Jean-Gabriel Monnet founded his cognac house in 1897 and it remained in the possession of the Monnet family for more than 60 years. In recent decades, Monnet’s owner has changed many times. It has been owned by Hennessy, Hine, Angostura and a few others until it finally ended up in the Guerrand-Hermès family in 2014. Several changes of ownership have probably contributed to the fact that Monnet has lacked long-term marketing and has remained a somewhat unknown cognac brand. Today, Monnet’s sales are focused on Asia, the Nordic countries and Russia. You can find Monnett quite cheaply, in Latvia a 70cl bottle was less than €30.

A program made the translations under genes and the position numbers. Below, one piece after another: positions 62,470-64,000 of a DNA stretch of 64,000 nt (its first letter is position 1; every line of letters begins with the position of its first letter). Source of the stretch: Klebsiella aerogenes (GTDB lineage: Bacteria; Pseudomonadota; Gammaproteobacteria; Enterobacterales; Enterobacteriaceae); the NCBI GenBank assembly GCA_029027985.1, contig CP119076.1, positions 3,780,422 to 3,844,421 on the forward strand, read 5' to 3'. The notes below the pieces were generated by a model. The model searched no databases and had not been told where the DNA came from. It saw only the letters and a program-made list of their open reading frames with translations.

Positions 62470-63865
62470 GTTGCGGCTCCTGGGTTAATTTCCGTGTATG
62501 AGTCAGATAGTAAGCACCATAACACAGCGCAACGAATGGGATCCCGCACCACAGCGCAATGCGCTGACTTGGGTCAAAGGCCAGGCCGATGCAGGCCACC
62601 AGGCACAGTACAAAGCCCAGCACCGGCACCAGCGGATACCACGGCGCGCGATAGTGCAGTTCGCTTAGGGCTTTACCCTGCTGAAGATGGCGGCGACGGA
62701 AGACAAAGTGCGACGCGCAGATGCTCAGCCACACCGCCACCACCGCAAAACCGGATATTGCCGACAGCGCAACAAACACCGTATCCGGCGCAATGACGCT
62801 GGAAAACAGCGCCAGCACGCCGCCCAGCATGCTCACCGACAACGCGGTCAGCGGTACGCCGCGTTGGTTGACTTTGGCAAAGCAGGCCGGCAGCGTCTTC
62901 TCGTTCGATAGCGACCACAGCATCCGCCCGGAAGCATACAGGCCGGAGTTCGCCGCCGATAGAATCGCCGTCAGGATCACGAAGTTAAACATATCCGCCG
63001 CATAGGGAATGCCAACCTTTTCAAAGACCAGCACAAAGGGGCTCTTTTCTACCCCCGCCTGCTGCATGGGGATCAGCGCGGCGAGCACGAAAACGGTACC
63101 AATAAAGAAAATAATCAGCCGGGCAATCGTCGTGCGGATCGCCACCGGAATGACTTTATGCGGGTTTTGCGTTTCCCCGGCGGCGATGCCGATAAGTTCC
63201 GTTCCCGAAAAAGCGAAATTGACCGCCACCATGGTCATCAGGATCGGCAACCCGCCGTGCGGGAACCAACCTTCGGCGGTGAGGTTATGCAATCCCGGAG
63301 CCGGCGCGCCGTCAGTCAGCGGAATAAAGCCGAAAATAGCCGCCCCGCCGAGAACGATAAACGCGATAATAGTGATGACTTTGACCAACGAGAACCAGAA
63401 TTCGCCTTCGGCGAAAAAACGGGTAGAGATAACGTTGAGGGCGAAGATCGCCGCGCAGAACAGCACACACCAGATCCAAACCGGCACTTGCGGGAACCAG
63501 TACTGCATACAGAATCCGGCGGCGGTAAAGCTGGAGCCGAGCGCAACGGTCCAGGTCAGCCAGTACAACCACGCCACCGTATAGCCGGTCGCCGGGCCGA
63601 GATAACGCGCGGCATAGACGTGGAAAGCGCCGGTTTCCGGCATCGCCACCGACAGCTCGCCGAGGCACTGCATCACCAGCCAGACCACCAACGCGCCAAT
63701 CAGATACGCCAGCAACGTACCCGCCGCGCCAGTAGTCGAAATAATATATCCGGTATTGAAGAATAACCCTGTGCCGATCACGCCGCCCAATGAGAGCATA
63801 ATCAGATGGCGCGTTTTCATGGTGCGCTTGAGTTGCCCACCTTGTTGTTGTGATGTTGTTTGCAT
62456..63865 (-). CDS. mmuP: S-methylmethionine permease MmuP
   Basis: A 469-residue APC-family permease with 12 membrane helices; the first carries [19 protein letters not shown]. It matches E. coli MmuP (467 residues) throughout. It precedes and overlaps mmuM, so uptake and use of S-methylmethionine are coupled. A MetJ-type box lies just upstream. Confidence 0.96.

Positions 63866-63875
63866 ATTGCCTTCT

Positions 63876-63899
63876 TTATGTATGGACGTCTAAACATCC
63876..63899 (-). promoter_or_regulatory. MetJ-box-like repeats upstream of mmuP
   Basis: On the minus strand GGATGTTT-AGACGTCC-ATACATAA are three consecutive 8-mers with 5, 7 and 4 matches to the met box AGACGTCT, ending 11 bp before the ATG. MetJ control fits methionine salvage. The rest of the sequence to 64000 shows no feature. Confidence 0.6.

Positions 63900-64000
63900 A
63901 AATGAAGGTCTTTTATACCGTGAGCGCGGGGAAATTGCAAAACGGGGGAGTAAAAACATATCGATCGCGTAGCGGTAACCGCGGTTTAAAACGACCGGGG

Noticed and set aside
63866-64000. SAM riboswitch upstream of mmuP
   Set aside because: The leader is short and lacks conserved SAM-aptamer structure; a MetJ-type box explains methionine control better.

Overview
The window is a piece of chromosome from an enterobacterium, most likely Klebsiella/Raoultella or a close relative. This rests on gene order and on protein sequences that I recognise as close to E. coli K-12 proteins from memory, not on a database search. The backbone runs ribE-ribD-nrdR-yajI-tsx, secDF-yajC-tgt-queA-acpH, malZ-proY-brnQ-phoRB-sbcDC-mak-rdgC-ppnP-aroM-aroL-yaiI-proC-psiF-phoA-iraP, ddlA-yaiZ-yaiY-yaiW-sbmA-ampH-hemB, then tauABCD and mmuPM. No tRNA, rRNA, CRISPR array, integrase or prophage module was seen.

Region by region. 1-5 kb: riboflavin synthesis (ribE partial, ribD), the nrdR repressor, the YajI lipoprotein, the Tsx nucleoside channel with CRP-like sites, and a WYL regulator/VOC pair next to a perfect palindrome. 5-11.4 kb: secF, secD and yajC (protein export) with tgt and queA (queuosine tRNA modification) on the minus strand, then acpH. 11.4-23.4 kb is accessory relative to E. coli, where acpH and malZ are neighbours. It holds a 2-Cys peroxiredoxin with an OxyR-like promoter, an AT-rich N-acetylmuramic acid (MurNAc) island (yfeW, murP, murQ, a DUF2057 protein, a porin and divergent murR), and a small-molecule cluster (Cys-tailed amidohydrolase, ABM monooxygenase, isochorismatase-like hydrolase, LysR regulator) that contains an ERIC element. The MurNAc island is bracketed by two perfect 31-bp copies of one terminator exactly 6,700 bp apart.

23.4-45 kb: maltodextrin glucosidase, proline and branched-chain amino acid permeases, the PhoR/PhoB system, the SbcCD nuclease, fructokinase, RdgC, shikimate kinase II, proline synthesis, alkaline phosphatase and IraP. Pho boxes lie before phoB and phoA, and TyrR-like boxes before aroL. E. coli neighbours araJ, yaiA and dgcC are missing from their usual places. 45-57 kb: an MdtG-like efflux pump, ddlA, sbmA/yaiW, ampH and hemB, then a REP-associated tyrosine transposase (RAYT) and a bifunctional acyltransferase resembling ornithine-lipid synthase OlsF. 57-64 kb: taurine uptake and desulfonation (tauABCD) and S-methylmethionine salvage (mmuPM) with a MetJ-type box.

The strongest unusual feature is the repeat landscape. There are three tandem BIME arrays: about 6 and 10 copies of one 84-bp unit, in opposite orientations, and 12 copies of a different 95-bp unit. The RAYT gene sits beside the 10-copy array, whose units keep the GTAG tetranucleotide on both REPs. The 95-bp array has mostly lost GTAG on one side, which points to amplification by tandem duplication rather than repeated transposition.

The nose is light and slightly sweet. The floral, fruity and soft smell reminds me of a summer meadow. The sunny flower field is strongly featured in Monnet’s marketing. The taste is smooth and light. At the beginning there is plenty of caramel, but also some nuts and dried fruit. However, the taste is quite short and the aftertaste evaporates quite quickly. Being sweet and easy, Monnet is rather easy to sip. There’s really nothing bad to say about it, the alcohol burn is short and the bitter woody aroma doesn’t appear at all. However, Monnet is not a very memorable product. It is a fairly basic cognac, but considering the low price, it fulfills its purpose pretty well. It reminds quite much of Larsen and Claude Chatelier – all this can be found in the under 30€ price range.